The 404 Kitchen
With a new, roomier location and bar space, The 404 Kitchen opens its doors to a wider audience.
Written By: Erin Byers Murray
Photographers: Emily Dorio
From railroad tracks and gravel roads to glittering hotel lobbies and dining rooms, the Gulch has come a long way in 15 years. That transformation, like so many other neighborhoods, has altered the character of this town—and cemented the Gulch as a dining destination. With Little Octopus, Marsh House, Fin & Pearl, and Otaku Ramen, the options are diverse, and they cater to a crowd of both locals and tourists. Just head down to the Gulch on any given Saturday, and you’ll witness the range, from long waits at valet stands to long waits for tables. Now, with the recent move of The 404 Kitchen, there are a few more seats to meet the rising needs.
There was a particular sense of charm that came with dining at the original 404 Kitchen. (The building is intact across the street, now home to Emmy Squared.) At only 56 seats, the shipping container-turned-dining room was a cozy hang, and chef Matt Bolus was frequently in the dining room, saying hello to his guests.
But, with that coziness came restrictions. The kitchen was the size of a large walk-in closet; Bolus and his sous chef Luke Williams navigated it the best they knew how, using the dining room for additional prep space when needed. And, once those 56 seats were full, there was no room for walk-ins.
This winter, the restaurant upgraded by moving into the former Watermark space. The sprawling two-story restaurant now has its own stand-alone bar, where one can order from the full menu, as well as a multi-room dining space upstairs, plus a massive kitchen to accommodate it all.
So, with all of the upgrades, does The 404 manage to keep its charm? In some ways, not so much. Chef Bolus has a bigger kitchen to work from, meaning he’s actually in it most nights, instead of floating in to the dining room. And, instead of an intimate dining counter, there’s now Gertie’s Bar, which boasts around 500 whiskeys, as well as a few televisions. The crowd might include cocktail seekers, bar hoppers, and beer drinkers seated beside those looking to eat a multi-course meal. All of this pulls vibes from cozy and upscale to casually communal.
On the plus side, the cocktail program now matches that extensive slate of whiskeys. The multi-page menu is oddly organized by movie titles—but what’s in the glass makes an impression, like The Man in Black, which has a base of Buffalo Trace with the bitter backbone of Bruto Americano.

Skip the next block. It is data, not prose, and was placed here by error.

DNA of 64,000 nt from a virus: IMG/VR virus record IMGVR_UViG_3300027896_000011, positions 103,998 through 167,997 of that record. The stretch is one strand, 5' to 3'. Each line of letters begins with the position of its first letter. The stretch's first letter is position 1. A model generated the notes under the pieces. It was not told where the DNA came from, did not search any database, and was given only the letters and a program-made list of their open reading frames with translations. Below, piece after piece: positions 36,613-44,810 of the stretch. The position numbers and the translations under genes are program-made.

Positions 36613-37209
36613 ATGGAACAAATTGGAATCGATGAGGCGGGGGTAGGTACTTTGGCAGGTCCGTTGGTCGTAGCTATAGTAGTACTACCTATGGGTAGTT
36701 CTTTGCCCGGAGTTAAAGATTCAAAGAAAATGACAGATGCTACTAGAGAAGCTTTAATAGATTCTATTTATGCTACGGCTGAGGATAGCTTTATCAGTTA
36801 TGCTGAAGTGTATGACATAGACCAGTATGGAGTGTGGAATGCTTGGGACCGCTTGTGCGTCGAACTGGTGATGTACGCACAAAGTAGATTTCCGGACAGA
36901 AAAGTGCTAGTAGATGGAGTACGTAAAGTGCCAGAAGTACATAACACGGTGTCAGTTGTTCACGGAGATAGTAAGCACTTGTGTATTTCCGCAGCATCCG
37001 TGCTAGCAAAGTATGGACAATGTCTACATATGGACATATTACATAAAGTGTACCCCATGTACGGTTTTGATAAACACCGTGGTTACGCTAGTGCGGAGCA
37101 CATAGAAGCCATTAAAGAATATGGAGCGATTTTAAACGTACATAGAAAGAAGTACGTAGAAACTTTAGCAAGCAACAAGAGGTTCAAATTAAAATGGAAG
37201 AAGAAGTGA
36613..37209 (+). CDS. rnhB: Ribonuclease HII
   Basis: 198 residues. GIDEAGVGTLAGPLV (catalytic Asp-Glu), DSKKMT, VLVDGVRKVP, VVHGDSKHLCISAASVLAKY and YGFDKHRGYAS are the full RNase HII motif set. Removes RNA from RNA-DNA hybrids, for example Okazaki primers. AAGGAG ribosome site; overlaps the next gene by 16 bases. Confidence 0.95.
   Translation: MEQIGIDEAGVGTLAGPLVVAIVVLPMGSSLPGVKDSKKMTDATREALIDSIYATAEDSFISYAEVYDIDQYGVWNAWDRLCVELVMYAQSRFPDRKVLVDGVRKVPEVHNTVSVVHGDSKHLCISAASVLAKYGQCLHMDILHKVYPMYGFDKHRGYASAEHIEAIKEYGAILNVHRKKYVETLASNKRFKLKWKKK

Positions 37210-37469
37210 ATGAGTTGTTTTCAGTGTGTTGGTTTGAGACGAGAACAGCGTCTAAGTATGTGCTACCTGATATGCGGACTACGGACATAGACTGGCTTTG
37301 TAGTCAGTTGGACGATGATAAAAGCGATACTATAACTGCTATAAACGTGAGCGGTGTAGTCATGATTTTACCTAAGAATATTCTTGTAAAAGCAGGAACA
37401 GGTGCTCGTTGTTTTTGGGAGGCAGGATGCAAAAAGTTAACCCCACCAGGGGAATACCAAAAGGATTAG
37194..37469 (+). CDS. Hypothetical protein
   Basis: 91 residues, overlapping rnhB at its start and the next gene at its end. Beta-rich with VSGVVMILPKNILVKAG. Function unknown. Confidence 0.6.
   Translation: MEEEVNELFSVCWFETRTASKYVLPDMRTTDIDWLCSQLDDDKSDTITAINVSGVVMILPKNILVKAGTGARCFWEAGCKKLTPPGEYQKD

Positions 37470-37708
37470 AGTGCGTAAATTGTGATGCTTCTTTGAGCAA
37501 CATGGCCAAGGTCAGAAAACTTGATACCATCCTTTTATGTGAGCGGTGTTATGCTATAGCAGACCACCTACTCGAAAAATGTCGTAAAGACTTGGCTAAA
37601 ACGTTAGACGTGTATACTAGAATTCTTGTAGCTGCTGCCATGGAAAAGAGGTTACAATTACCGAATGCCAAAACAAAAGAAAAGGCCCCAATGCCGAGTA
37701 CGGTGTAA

Upstairs, the dining room feels industrial, with homey touches to warm it up, like area rugs set beneath the polished wooden tables and curtains to divide the rooms. The art depicts cityscapes, and, in the bathrooms, Bolus brought over the cheeky wallpaper. With all of these upgrades, the restaurant is more casual, but also accessible to a wider audience.
What to order:
Chicken liver pâté, $12
Dry-aged beef tartare, $17
Pozole del mar, $26
Rabbit Man Farm’s rabbit, $26
30-ounce Bear Creek rib-eye, $95
Diners looking for their 404 favorites will still find them at the new space, including the gamey beef tartare, the creamy chicken liver pâté with homemade crackers, house-made burrata, a rabbit dish, and a pork T-bone on the entrée list. Bolus has also expanded the options with the addition of a wood-fired grill, where he prepares a few large-format dishes, like a whole crisp-skinned chicken and a 30-ounce rib-eye. There’s now a Caesar salad, which the chef had been mulling over for years and now, finally, has the prep space to accommodate. Dishes that were once specials now fall into regular rotation, like the pozole, which is layered with hominy, shrimp, and scallops. The dessert selection is still tight and crafted by the current team of chefs—but Bolus is thinking of adding a pastry chef now that he has the room.
Just as the landscape of the Gulch itself has changed, the spirit of The 404 is bound to shift—especially now that it’s more accessible to a wider audience.
There are still kinks to work out and growing pains for the staff, Bolus notes. But, even as the food and drink offerings grow, the restaurant’s original focus—quality ingredients, simple preparations, a stand-out whiskey selection—remain. As Bolus likes to point out, “It’s bigger, but it’s still us.”
507 12th Ave S, 615-251-1404; the404nashville.com